How Do I Replace a Lost, Stolen or Damaged Green Card?

Immigrant Permanent Residents Should File a Form I-90 for Replacements

A Green Card lying on an open passport
Epoxydude/Getty Images

If you need to replace your green card, you can apply for a new one by filing a Form I-90 Application to Replace Permanent Resident Card. You can file it either online or by carrier mail. The government lists these reasons as legitimate circumstances under which a green card can or should be replaced:

  • The card was lost, stolen, mutilated or destroyed. The government has replaced untold thousands of green cards that have gone through the laundry and come out in pieces.
  • The card was issued to you before you were 14 and you have reached your 14th birthday (unless your card expires before your 16th birthday).
  • You have been a commuter in the United States and now you are going to take up actual residence in the United States.
  • Or, you have been a permanent resident living in the United States and now you are going to take up commuter status.
  • Your status has been automatically changed to permanent resident status, and this would include Special Agricultural Worker applicants who are changing to permanent resident status.
  • You have a previous version of the alien registration card (e.g., USCIS Form AR-3, Form AR-103 or Form I-151 – all no longer valid to prove your immigration status) and must replace it with a current green card. This is a technical change that gradually will be phased out.
  • Your green card contains incorrect information. The government considers it very important that the card accurately captures your vital information.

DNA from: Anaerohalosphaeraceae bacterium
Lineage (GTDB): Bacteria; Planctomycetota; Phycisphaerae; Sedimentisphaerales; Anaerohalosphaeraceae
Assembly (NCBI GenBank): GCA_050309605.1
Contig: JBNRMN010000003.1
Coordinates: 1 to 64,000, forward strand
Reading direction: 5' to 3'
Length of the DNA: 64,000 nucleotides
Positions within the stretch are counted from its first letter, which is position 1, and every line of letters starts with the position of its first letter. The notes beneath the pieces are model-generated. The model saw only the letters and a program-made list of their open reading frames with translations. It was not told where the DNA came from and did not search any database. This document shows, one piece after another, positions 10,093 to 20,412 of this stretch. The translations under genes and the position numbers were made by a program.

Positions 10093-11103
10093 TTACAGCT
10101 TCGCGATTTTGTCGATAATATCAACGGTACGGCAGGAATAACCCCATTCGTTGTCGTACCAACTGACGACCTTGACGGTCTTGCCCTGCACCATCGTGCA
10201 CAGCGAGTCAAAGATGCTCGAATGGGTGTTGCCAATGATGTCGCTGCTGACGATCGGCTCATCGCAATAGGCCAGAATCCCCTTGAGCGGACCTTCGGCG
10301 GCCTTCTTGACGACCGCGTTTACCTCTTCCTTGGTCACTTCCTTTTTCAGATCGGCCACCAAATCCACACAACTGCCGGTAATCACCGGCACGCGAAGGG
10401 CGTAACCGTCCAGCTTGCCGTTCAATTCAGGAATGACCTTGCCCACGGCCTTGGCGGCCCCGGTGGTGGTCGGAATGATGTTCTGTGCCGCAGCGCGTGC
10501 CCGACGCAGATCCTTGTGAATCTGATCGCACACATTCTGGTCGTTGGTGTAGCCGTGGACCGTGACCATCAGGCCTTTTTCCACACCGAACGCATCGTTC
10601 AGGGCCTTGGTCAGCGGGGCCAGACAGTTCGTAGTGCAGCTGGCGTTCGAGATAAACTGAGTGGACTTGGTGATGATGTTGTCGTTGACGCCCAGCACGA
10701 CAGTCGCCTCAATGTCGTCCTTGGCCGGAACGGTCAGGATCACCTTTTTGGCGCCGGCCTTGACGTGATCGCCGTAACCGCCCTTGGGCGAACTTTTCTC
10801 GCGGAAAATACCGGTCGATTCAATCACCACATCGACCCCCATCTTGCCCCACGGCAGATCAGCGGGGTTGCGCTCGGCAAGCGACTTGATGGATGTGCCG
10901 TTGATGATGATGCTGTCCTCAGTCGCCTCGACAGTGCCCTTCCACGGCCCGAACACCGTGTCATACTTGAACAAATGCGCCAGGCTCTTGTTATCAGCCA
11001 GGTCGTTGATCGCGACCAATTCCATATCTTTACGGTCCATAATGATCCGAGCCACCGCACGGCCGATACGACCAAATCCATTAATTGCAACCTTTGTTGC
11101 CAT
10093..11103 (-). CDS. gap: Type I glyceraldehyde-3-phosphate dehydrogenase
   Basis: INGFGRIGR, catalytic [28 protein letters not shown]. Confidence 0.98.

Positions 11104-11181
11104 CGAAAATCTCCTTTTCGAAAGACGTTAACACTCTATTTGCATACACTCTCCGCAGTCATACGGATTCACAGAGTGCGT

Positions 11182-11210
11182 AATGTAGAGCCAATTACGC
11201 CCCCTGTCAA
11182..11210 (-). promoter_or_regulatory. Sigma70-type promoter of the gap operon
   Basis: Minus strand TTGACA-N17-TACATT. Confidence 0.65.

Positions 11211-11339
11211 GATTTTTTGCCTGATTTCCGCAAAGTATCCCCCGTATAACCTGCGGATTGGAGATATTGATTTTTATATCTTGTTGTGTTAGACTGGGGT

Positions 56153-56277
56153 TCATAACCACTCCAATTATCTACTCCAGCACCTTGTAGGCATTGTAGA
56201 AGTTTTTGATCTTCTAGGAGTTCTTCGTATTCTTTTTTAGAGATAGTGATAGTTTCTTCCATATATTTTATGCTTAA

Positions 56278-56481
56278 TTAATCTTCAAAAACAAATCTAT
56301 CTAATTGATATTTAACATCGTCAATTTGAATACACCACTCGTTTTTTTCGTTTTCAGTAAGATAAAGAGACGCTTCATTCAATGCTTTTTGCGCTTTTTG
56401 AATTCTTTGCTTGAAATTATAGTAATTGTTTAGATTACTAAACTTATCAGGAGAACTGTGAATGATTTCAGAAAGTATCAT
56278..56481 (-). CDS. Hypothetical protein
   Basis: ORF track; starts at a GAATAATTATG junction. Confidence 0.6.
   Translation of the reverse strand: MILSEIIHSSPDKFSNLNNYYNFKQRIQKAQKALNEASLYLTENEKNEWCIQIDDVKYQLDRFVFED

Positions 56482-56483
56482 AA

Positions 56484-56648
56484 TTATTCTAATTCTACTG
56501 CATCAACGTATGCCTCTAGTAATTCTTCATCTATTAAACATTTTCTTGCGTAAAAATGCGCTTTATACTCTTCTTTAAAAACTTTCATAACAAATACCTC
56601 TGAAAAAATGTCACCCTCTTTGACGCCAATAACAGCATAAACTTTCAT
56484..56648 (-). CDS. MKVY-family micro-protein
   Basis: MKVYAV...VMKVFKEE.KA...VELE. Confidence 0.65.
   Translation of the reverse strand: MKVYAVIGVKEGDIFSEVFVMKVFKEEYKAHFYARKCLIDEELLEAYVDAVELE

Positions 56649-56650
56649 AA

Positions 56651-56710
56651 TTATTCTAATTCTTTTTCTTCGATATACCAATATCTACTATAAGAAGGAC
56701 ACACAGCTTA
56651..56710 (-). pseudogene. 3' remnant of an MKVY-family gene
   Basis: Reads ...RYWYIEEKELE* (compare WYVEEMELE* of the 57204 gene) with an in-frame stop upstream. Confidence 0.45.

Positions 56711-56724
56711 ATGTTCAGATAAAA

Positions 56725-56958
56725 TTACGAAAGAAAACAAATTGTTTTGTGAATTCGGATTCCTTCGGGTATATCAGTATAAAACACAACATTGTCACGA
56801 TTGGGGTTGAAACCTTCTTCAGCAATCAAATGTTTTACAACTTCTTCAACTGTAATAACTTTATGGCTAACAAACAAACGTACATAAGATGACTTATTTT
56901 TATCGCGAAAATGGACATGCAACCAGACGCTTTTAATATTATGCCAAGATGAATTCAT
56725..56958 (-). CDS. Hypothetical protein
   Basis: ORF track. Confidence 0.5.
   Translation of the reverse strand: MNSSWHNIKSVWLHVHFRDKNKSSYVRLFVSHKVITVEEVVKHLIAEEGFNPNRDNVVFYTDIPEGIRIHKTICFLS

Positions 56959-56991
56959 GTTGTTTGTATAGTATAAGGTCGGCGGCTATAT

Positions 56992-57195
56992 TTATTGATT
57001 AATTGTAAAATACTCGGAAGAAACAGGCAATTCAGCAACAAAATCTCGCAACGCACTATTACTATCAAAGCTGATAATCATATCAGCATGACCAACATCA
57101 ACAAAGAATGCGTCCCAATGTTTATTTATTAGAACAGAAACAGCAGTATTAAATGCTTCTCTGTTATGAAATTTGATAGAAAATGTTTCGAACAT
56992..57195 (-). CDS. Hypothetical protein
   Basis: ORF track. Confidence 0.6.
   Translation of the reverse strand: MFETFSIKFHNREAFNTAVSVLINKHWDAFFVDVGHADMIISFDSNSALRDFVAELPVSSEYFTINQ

• Your name or other biographic information on the card has been legally changed since you last received your card...
  • Or, you never received the previous card that was issued to you by USCIS. The government wants to make sure that the information is current and accurate.

If your Form I-90 application for a replacement card is denied, the government will send you a letter that will tell you why it was rejected.

You will not be allowed to appeal a negative decision. However, you may submit a motion to reopen or a motion to reconsider and send it to the same government office that rejected your original request.

By filing the motion, you’re asking the government to take a second look at your case and reconsider it. A motion to reconsider has to present new facts to bolster your case and also must contain the evidence necessary to support those facts.

According to USCIS, “A motion to reconsider must establish that the decision to deny your application was based on incorrect application of law or immigration policy, and further establish that the decision was incorrect based on the evidence in the file at the time the decision was made.” UCIS has an excellent web page that explains this. You may want to consider hiring a qualified immigration attorney or paralegal to make your case to the government.

Be sure to check out the lawyer’s credentials carefully. The government warns immigrants that scammers and fraudulent service providers are active across the country and they often like to get involved in green card replacement matters. Contact the American Immigration Lawyers Association to find a qualified immigration attorney or a qualified paralegal who lives near you.

Of course, the best advise is to take care of your green card to protect your rights and make sure it doesn't get lost or stolen. But if it does, USCIS can help you get another one.

mla apa chicago
Your Citation
Moffett, Dan. "How Do I Replace a Lost, Stolen or Damaged Green Card?" ThoughtCo, Jul. 3, 2014, Moffett, Dan. (2014, July 3). How Do I Replace a Lost, Stolen or Damaged Green Card? Retrieved from Moffett, Dan. "How Do I Replace a Lost, Stolen or Damaged Green Card?" ThoughtCo. (accessed November 20, 2017).